In equilibrium this is connected with ergodic theory, as known from classical textbooks.


Dynamical Systems and Irreversibility | Advances in Chemical Physics

Of course it is implied to accept the justification of identifying averages with measured quantities using the time in the interval of duration of the experiment. This cannot be extended to nonequilibrium conditions involving ultrafast relaxation processes. Therefore, there remains the explanatory question: Why do our probabilistic assumptions work so well in giving us equilibrium values? The Bayesian approach attempts an answer which, apparently, works quite well in equilibrium, and then it is tempting to extend it to nonequilibrium conditions. Jaynes rationale for it is, again, that the choice of probabilities, being determined by a Principle of Indifference, should represent maximum uncertainty relative to our knowledge as exhausted by our knowledged of the macroscopic constraints with which we start [11].

This has been described in previous sections.

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At this point, it can be raised the question that in the study of certain physico-chemical systems we may face difficulties when handling situations involving fractal-like structures, correlations spatial and temporal with some type of scaling, turbulent or chaotic motion, finite size nanometer scale systems with eventually a low number of degrees of freedom, etc. These difficulties consist, as a rule, in that the researcher is unable to satisfy Fisher's Criterion of Sufficiency [] in the conventional, well established, physically and logically sound Boltzmann-Gibbs statistics, meaning an impairment to include the relevant and proper characterization of the system.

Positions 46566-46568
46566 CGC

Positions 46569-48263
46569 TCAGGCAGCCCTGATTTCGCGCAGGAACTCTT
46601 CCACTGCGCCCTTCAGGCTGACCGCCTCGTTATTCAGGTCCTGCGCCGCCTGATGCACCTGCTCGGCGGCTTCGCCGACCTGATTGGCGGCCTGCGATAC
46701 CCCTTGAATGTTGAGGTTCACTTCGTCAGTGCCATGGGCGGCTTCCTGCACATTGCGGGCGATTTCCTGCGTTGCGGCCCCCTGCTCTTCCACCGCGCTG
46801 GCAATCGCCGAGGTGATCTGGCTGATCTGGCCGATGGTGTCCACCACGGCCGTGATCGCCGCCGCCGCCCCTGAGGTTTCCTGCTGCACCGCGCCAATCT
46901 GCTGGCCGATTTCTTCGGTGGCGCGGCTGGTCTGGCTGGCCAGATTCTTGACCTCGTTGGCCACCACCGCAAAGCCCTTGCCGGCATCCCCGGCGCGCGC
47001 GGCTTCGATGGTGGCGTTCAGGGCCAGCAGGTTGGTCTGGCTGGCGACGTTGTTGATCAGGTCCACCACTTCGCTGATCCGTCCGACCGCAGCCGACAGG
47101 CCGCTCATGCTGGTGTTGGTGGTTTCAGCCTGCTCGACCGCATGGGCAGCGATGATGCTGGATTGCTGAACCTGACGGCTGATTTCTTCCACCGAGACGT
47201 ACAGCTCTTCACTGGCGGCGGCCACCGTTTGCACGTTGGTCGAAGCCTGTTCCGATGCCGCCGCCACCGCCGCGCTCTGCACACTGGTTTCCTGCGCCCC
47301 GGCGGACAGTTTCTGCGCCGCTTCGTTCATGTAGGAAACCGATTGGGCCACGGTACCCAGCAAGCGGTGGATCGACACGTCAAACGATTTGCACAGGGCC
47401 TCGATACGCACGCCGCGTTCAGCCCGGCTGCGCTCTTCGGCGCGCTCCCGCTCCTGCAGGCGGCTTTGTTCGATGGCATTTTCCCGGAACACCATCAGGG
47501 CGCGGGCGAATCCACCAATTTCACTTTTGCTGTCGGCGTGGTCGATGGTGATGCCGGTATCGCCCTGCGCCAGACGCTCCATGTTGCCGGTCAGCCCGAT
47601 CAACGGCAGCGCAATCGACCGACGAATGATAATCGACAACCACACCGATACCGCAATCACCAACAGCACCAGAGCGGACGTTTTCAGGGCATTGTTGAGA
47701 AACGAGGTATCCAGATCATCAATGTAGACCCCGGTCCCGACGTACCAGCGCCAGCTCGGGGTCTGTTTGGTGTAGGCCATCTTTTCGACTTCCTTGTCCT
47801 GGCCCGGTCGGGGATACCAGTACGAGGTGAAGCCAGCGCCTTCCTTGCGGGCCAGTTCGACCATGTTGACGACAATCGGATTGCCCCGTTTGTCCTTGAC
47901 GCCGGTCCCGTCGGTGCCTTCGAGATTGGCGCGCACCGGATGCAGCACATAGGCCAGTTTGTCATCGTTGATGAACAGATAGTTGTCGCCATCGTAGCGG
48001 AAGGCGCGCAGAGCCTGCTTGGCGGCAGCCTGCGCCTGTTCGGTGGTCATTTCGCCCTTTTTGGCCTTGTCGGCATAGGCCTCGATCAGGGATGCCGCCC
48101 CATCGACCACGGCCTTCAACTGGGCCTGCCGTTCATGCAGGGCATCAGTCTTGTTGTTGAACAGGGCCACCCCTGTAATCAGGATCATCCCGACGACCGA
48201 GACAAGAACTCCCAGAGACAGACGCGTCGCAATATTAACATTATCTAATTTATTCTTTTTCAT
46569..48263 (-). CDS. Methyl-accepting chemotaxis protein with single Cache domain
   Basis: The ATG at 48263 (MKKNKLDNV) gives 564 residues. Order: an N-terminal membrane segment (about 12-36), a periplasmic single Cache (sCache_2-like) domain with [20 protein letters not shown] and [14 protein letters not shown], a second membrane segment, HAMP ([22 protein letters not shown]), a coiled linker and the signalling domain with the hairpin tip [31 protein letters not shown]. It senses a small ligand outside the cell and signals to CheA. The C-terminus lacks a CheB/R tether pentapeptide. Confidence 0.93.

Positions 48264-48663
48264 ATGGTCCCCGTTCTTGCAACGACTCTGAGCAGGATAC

To mend these difficulties, and to be able to make predictions providing an understanding, even partial, of the physics of the system but of interest in, for example, analyzing the technological characteristics of a device , consists into resorting to statistics other than the Boltzmann-Gibbs one which are not at all extensions of the latter but, as said, introduce a patching method. To mend these difficulties, and to be able to make prediction an understanding, even partial, of the physics of the system but of interest in, for example, analyzing the technological characteristics of a device , consists into resorting to statistics other than the Boltzmann-Gibbs one which are not at all extensions of it but, as said, introduce a patching approach.

Several approaches do exist and we can mention Generalized Statistical Mechanics see for example P. Landsberg, in Ref. Cohen, C. Beck in Refs. Procaccia in Ref. Arimitzu in Refs. Kaniadakis in Ref.